Developing the Australian Defence Force’s (ADF) ability to precisely hit targets at extended ranges and boosting the manufacture of weapons in the country are among the country’s six priority areas in the public version of the Defence Strategic Review released Monday.
The review, recommending the country’s biggest defence shakeup since World War II, identified the acquisition of nuclear-powered submarines through AUKUS to improve Australia’s deterrence capabilities.
The country’s northern bases will become a focus to deter adversaries, and protect trade routes and communications, the review said.
The Albanese government also said it would adopt three other priorities recommended in the review for immediate action: Initiatives to improve the growth and retention of a highly skilled defence workforce, improving Australia’s capacity to rapidly translate new technologies into defence, and a deepening of defence and diplomatic partnerships with “key partners” in the Indo-Pacific.
“My Government commissioned the Defence Strategic Review to assess whether Australia had the necessary defence capability, posture and preparedness to best defend Australia and its interests in the strategic environment we now face,” said Prime Minister Anthony Albanese.
He continued, “We support the strategic direction and key findings set out in the Review, which will strengthen our national security and ensure our readiness for future challenges.”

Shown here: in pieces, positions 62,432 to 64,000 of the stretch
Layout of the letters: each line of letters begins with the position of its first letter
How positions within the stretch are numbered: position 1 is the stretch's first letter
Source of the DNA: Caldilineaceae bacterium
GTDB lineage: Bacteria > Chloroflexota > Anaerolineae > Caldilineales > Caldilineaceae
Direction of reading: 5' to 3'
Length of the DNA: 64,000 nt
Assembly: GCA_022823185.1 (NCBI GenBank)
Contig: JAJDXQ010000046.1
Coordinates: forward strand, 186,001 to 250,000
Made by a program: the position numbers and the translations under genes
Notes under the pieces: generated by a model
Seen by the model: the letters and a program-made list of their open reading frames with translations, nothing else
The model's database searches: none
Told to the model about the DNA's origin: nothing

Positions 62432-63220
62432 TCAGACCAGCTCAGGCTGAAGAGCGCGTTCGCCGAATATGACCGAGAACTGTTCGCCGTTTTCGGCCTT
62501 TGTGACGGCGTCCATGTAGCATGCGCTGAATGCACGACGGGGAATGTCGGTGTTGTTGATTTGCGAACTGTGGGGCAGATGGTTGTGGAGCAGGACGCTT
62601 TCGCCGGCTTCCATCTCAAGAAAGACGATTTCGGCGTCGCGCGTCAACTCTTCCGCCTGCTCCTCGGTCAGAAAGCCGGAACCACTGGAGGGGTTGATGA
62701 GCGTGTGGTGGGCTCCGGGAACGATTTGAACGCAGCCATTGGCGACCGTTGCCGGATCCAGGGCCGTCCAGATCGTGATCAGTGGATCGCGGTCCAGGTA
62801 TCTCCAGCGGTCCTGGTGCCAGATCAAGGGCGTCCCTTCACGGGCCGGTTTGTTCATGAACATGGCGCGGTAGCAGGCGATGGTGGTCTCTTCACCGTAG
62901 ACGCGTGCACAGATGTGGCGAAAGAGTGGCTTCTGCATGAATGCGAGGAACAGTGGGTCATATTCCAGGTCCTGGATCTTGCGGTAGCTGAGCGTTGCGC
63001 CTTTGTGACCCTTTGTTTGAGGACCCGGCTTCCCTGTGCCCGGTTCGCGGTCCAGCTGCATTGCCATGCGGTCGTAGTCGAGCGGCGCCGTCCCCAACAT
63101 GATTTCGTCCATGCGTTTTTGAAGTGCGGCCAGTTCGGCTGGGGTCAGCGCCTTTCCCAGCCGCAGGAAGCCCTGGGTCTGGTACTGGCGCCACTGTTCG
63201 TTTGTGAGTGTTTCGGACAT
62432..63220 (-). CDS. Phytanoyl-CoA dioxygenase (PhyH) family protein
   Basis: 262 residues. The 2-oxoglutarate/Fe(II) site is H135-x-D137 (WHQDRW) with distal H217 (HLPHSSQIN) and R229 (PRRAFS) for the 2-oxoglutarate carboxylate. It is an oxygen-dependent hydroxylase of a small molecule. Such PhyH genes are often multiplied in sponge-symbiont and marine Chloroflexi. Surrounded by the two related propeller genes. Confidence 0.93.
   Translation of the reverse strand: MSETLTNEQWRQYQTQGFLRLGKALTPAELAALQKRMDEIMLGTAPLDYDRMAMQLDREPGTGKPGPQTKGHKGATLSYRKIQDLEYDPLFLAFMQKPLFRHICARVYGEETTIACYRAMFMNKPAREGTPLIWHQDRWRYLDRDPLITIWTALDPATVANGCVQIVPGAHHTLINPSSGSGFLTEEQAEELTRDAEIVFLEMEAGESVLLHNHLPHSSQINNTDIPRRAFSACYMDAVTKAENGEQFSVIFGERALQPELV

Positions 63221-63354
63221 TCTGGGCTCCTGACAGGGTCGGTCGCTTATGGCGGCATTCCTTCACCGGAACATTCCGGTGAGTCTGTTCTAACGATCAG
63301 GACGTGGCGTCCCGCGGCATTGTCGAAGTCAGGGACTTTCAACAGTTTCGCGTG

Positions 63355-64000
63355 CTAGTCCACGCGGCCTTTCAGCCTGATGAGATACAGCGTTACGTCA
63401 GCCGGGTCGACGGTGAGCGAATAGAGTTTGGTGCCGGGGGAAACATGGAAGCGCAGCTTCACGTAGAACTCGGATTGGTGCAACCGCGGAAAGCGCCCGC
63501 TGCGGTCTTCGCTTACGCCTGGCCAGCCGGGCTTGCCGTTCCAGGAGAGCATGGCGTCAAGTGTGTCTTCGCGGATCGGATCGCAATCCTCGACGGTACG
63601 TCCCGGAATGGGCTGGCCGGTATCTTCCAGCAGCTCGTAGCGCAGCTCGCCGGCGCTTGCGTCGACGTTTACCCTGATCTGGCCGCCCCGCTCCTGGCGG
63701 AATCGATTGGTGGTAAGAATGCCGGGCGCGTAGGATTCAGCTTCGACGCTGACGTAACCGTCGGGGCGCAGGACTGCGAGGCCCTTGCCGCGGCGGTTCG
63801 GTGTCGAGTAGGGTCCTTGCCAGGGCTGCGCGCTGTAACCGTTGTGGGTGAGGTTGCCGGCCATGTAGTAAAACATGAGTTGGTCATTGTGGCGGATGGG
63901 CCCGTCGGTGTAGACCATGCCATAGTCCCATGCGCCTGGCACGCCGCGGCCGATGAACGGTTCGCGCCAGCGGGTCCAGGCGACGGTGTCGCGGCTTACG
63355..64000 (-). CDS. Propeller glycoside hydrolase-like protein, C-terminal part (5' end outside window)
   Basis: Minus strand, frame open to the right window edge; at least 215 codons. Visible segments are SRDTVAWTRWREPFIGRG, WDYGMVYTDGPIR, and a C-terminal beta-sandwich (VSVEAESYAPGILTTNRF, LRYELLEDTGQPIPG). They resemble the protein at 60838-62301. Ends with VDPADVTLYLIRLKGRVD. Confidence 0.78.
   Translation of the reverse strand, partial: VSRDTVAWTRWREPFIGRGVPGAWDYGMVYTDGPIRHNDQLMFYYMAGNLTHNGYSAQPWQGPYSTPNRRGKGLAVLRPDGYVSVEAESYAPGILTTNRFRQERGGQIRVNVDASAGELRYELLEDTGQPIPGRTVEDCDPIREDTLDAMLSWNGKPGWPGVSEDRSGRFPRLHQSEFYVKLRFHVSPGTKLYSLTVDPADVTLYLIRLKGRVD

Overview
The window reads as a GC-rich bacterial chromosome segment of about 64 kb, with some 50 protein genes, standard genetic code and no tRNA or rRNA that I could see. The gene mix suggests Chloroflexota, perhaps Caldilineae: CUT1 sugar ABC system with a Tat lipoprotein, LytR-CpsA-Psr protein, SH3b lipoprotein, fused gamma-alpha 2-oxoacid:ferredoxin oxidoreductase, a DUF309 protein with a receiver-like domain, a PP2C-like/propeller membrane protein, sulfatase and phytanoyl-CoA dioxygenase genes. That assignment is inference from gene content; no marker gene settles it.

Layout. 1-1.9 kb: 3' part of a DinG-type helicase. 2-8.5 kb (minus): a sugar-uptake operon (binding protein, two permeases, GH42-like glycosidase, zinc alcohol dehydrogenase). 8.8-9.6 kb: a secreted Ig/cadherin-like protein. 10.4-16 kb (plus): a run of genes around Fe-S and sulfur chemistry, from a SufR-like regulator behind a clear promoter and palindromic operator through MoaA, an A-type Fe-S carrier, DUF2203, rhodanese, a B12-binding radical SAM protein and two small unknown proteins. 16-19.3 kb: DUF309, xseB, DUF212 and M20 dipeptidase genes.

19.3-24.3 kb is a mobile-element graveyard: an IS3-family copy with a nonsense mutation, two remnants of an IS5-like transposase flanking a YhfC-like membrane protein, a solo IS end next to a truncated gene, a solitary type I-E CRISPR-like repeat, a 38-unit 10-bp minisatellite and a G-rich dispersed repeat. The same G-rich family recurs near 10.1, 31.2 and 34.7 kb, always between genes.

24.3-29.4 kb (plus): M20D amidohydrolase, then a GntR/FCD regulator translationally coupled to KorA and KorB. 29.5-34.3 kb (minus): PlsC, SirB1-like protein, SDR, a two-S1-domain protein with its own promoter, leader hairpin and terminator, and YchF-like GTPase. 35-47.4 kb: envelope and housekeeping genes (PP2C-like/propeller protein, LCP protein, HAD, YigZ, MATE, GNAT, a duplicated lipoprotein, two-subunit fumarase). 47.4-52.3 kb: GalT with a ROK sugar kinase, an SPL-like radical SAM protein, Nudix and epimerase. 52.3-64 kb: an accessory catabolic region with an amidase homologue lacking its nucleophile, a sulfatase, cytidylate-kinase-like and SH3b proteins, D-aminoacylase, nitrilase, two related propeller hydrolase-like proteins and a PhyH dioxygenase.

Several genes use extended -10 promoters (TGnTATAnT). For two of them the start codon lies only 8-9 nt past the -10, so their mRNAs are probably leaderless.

In an effort to create a more secure Australia and a more peaceful and prosperous region, Minister Albanese also said the country will continue to invest in its capabilities relationships.
Meanwhile, Deputy Prime Minister, Richard Marles stated the Defence Strategic Review, which is the government’s response, “is about maintaining peace, security and prosperity in our region.”
He added that work to implement the review will begin immediately, ensuring that the ADF and defence people have the capabilities required to keep Australians safe.
The Albanese Government’s reaction to the review includes precise directives to the Defense with immediate effect along with the establishment of an organised and thorough mechanism for execution over the long term.
In order to do this, the government has accepted the review’s suggestion for a 2024 launch date for the first iteration of the National Defense Strategy, which will be updated every two years.
According to the review’s recommendations, the National Defence Strategy will include a detailed roadmap for defence policy, planning, capabilities, and funding, including a reordering of the Integrated Investment Program.
To put the work and recommendations of the review into action, the government said it will collaborate with businesses, the community, and stakeholders.